She opened cabinets until she found a plate and dumped the contents of the bag onto it. The dish made a satisfying thunk when she dropped it in the middle of the table. An old-fashioned style doughnut bounced off and rolled to the floor. Betty Boop pounced on it, disappearing with the purloined treat.
“I brought doughnuts.” She removed her hot chocolate from the microwave, hyper aware of the man leaning against the refrigerator watching her every move. “Today is the one and only time I’ll do it for the duration of our project.”
She took a seat and rummaged through her purse for her voice recorder. She slammed it down with enough force to rouse the dog from under the table—probably hoping to catch more flying pastries. Hank took the seat next to hers. She scooted her chair back until her thigh bumped the table leg. “I don’t take notes. If you have a problem with being recorded, speak up now.”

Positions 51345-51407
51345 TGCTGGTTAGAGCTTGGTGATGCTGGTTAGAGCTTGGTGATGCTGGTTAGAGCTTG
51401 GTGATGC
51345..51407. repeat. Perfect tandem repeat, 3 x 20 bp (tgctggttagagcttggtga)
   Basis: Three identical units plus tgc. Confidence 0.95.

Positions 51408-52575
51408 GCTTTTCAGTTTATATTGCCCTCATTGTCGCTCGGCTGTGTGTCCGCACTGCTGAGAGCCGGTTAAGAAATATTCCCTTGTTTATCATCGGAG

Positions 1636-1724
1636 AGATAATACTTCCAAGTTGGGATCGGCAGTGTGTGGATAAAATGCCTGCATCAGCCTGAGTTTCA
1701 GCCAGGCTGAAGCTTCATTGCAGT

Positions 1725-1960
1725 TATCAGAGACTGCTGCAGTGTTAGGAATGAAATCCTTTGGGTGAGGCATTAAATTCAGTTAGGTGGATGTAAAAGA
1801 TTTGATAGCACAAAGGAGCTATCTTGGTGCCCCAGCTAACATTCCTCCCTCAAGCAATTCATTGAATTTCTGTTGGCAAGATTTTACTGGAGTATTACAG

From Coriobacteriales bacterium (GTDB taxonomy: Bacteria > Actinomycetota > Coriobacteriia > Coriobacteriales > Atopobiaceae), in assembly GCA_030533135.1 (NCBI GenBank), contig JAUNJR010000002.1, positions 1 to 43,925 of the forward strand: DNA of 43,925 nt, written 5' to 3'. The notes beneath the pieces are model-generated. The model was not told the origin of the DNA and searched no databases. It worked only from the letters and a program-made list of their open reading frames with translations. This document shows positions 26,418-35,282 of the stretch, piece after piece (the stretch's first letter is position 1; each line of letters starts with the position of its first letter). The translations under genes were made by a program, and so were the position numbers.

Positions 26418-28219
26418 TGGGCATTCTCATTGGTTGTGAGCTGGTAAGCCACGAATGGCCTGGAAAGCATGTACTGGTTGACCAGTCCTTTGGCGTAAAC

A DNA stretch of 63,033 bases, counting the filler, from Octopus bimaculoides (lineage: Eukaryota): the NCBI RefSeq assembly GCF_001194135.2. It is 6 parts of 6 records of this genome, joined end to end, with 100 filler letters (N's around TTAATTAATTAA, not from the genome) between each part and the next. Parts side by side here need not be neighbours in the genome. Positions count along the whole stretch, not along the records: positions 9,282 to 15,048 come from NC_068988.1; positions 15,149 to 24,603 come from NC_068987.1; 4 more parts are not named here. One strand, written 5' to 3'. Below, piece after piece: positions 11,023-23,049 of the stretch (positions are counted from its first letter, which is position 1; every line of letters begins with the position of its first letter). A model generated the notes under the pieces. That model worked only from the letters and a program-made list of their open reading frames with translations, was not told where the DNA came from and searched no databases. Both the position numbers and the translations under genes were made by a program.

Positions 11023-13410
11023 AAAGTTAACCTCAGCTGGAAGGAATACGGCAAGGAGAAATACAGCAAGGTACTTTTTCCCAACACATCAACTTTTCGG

“You can record anything you want, except my music. I have contractual obligations regarding my creative process. I’m sure you understand, Melody.”
She faltered. Coincidence. A lucky guess. That’s all it was. Her tongue felt like sandpaper, but she managed to force words out. “My name is Mel.”
“If you say so, Ms. Ravenswood.”
Oh God. Her heart raced. Her vision blurred, and her throat closed. A black fog swam through her mind, threatening to take her under. She couldn’t breathe. She’d had panic attacks before, but that didn’t make this one any less frightening. She had to get out, away. Why hadn’t she listened to her instincts earlier? She stumbled to her feet. Trembling legs miraculously carried her to the door.